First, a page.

__Polar Explorations__

By: Brandie Thrasher

By exploring
Polar equations, we can take a glance and construct the Òn-Leaf RoseÓ. LetÕs
start off with the basic equation of r = b cos(kq)

Having b and k equal
1, it appears that our equation yields a circle (with theta ranging from 0 to 2p). Lets overlay a similar equation, in which a constant ÒaÓ is
introduced,

R = a + b cos (kq)

Again, we have b
and k equal to 1 as well as a. We see that we no longer have a circle. Polar
graphs usually have symmetry either at the polar axis, the pole or the line q = ^{p}/_{2}.
Here the symmetry appears to occur at the polar axis.

Lets investigate
various changes to a, b, and k, starting with k = 2.

We can see that
as k increases, we begin to see the pedals of the Òn-leafÓ. It appears that the
equation r = a + b cos (kq) has exactly 2
symmetrical sides, while the equation r = b cos (kq) has symmetry that doubles the amount of k. It still appears that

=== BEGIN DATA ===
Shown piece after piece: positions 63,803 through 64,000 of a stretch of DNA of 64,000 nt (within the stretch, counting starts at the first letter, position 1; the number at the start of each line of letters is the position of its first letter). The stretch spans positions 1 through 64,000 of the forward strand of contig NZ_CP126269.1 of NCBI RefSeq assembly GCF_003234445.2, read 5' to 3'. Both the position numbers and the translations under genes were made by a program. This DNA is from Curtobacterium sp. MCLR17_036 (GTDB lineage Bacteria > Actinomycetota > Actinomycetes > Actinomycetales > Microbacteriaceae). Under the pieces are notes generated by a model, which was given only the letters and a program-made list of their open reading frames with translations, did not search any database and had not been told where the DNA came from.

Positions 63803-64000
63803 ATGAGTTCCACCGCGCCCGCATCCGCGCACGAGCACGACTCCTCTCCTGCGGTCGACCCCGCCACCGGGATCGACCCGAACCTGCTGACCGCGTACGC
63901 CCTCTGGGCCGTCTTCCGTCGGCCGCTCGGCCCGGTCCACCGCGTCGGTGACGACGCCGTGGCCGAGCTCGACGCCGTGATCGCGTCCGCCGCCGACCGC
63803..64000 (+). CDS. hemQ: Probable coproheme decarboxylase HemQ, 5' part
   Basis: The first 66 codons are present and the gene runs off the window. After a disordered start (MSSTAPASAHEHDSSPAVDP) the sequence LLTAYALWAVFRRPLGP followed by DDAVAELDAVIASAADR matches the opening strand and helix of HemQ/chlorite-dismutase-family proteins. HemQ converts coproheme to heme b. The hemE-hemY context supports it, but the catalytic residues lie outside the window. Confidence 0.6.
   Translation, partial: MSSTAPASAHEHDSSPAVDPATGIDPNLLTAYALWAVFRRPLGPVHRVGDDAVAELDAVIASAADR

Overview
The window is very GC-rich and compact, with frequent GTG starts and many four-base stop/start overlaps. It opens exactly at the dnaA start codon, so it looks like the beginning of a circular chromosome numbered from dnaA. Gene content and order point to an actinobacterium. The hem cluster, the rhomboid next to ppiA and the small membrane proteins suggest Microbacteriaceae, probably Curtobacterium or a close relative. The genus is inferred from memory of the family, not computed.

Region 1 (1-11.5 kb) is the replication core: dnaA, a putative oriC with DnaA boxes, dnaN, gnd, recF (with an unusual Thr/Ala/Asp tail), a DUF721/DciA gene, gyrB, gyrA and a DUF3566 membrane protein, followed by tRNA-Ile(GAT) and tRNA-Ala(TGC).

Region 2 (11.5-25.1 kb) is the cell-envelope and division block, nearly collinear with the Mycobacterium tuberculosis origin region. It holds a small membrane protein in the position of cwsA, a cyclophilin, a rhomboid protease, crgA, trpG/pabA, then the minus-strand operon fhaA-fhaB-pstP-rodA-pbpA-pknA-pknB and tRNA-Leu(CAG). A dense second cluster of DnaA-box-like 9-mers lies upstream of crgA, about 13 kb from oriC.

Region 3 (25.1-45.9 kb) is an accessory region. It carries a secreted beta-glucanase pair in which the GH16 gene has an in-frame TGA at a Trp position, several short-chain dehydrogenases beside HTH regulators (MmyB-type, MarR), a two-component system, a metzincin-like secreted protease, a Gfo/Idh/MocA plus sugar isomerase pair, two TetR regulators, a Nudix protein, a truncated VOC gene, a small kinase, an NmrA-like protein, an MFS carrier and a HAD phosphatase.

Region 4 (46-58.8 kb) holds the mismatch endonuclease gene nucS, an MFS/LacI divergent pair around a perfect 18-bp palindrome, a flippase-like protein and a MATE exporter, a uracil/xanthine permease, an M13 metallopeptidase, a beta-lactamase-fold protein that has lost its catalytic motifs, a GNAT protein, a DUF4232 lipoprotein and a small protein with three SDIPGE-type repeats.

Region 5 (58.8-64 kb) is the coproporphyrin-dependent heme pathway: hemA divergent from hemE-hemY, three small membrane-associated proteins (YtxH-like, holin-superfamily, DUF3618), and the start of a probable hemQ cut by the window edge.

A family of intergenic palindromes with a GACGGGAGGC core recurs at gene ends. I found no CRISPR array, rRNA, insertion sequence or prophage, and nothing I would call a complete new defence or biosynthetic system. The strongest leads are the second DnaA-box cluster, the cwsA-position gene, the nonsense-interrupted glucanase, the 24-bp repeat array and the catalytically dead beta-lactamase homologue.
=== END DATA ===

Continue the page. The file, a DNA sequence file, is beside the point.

the symmetry rests along the pole. Will this pattern continue to hold true?
LetÕs increase k to 3 and compare.

This assumption
does not hold true, as both equations yield ÒpedalsÓ of the same amount as k.
LetÕs again increase k to 4 and see the results.

It appears that
with even values for k, the equation r = b cos (kq) will yield a
graph that has the pedals the amount of 2k, while our equation r = a + b cos (kq) will always have pedals in he amount of k. (k increases by 1
each graph shown)

If we change the
equations to r = b sin (kq) and r = a +
sin (kq) or line of symmetry becomes q = ^{p}/_{2 }

But just as
before, the numbers of pedals are composed by the amount multiplying data, be
it k or 2k (for odd or even).